Family Road Trip Guide: Philly!

by Maytal Wichman

Have you ever walked down the streets of Manhattan on an early weekend morning and savored the relatively peaceful atmosphere? If you did, then Philadelphia is your kind of town. It looks a lot like Manhattan: sporadically busy, as Manhattan would be on an early weekend morning, but in a much more calm and laid-back scene.

We left early in the morning to beat the traffic and arrived after lunch at the “Please Touch” Museum. Located in an expansive two-floor building, the museum boasts an “Alice in Wonderland” interactive exhibit, an over-sized pretend grocery store, an arts & crafts room, a giant model train table and a merry-go-round, among many other unique exhibits. Designed for children under the age of seven, the museum offers a variety of discounts. Four hours of pure fun at the museum ended with a parade all across the premises and four hungry people ready for dinner.

We dined at a charming little restaurant called Kanella. As soon as we walked in, the bright white-shaped arch entry made us feel as though we were on a beautiful Greek isle. The stunning, minimalistic décor, which included comfortable benches with blue and white decorative pillows, was an added touch. Kanella’s chef, Konstantinos Pitsillides, is originally from Cyprus and incorporates his mother’s Cypriot style of cooking into unique dishes. This translates into visually appealing food that is sophisticated, yet has a hearty, wholesome flavor to it. My dish, seasonal stuffed vegetables filled with rice, was a colorful feast, bursting with flavor, and was executed with an interesting use of vegetables and herbs. I was happy to learn that their meat & poultry is free-range and hormone-free.

The next morning we ventured into the Old City and headed to the Liberty Bell, located at Independence Hall. Next, we crossed the street and strolled around Independence Square enjoying the cool shade of the surrounding trees. We then roamed the streets of the Old City until we reached a picturesque little street, or rather alley, called Elfreth’s Alley. There is a museum on no. 126 and a gift shop on no. 124; these are the only houses open to the public – the other houses are private homes with families still living there. It’s hard to believe but since 1702, this has been the oldest continuously occupied group of homes in America. Next, we walked over to the Betsy Ross House. This is the house which belonged to the woman who purportedly sewed the American flag. We were delighted to see an actual woman portraying Betsy Ross and had an interesting chat with her about her life, as she was working in her upholstery shop. The kids had fun playing in the pretend old-style kitchen downstairs.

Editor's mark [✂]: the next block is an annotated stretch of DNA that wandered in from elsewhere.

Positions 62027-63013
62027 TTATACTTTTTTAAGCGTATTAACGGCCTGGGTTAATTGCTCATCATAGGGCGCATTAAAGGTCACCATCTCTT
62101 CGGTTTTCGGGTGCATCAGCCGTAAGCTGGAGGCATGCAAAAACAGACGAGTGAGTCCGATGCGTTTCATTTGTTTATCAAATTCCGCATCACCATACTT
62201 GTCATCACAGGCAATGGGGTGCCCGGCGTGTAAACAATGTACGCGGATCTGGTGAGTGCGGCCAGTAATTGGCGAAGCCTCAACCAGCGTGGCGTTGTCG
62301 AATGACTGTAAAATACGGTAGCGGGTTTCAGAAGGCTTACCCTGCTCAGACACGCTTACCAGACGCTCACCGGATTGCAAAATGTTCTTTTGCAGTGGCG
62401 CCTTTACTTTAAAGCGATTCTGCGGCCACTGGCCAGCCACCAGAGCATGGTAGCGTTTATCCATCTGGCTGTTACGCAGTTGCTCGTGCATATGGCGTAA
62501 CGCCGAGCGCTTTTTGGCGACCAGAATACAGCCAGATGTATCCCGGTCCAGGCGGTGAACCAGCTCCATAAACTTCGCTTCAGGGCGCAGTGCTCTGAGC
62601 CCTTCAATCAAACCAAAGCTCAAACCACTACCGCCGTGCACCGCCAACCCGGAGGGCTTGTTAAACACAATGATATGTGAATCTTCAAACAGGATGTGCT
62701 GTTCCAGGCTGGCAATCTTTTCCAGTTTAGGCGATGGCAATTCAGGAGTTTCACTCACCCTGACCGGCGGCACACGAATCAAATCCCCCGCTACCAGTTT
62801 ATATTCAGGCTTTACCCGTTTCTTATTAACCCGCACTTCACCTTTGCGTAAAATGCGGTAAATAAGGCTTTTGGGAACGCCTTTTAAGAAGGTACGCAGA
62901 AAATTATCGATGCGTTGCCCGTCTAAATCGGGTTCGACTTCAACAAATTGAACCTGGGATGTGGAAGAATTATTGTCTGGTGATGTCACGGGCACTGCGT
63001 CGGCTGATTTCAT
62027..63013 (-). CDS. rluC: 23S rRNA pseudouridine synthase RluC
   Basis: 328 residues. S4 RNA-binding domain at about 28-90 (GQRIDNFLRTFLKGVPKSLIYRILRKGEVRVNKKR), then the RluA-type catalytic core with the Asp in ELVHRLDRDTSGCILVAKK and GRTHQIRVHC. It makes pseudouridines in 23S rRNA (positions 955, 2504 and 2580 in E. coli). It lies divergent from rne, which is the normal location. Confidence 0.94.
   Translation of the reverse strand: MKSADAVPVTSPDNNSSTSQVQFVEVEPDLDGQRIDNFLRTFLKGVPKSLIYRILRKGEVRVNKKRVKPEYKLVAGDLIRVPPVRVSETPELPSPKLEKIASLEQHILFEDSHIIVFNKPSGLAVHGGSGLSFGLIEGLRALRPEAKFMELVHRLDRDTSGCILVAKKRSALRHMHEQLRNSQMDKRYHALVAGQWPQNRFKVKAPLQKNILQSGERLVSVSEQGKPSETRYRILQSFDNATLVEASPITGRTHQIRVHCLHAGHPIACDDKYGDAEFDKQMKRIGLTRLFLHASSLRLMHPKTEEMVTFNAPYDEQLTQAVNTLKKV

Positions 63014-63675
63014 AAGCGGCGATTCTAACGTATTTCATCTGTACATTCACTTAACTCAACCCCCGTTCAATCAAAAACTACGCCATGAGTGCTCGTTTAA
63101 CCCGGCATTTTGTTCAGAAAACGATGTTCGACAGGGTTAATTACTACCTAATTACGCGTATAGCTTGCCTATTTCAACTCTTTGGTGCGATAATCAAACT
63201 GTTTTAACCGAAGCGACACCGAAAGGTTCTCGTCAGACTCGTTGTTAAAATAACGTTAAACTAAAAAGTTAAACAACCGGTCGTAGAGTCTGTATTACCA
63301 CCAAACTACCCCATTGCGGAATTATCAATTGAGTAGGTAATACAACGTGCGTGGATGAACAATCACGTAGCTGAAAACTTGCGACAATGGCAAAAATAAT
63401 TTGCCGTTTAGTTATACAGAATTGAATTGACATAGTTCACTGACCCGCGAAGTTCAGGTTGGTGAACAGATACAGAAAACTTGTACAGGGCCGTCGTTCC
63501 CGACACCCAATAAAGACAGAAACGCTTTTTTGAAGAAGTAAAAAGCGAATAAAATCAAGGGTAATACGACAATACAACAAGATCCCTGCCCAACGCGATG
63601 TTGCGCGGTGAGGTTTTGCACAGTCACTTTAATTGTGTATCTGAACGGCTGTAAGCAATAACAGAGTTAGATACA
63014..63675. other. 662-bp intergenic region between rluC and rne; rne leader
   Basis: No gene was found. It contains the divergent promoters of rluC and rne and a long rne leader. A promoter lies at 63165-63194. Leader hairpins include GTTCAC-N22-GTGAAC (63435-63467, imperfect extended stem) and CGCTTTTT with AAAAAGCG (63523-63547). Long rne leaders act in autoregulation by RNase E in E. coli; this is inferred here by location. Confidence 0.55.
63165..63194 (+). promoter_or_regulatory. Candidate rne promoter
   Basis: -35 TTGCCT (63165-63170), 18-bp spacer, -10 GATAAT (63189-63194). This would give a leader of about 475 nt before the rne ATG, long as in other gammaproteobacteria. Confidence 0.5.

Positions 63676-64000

We worked up an appetite and headed to Reading Terminal Market for a late lunch. This vibrant indoor market is so eclectic, you can find fresh produce, dairy & meats, bakeries, flowers, crafts & gifts and restaurants, including typical Amish fare (check for hours before you go). After a long deliberation I decided on blackened catfish and Cajun fries at Beck’s Cajun Café – both which were outstanding. (Yes, I do write about health food, but this was vacation!)

After lunch and before driving back home, we meandered around the old city galleries and shops, vowing to return, sans kids, to check out the art museums, have more great food and stroll leisurely in not-so-busy streets.

Links:

http://www.pleasetouchmuseum.org/

http://www.kanellarestaurant.com

Liberty Bell Center and Independence Hall:

http://www.nps.gov/inde/liberty-bell-center.htm

http://www.elfrethsalley.org/

http://historicphiladelphia.org/betsy-ross-house/what-to-see/

http://www.readingterminalmarket.org/

http://www.beckscajuncafe.com/Beck_s_Menu.html

More pictures: (Betsy Ross’ House & “Please Touch” Museum)

 

 

 

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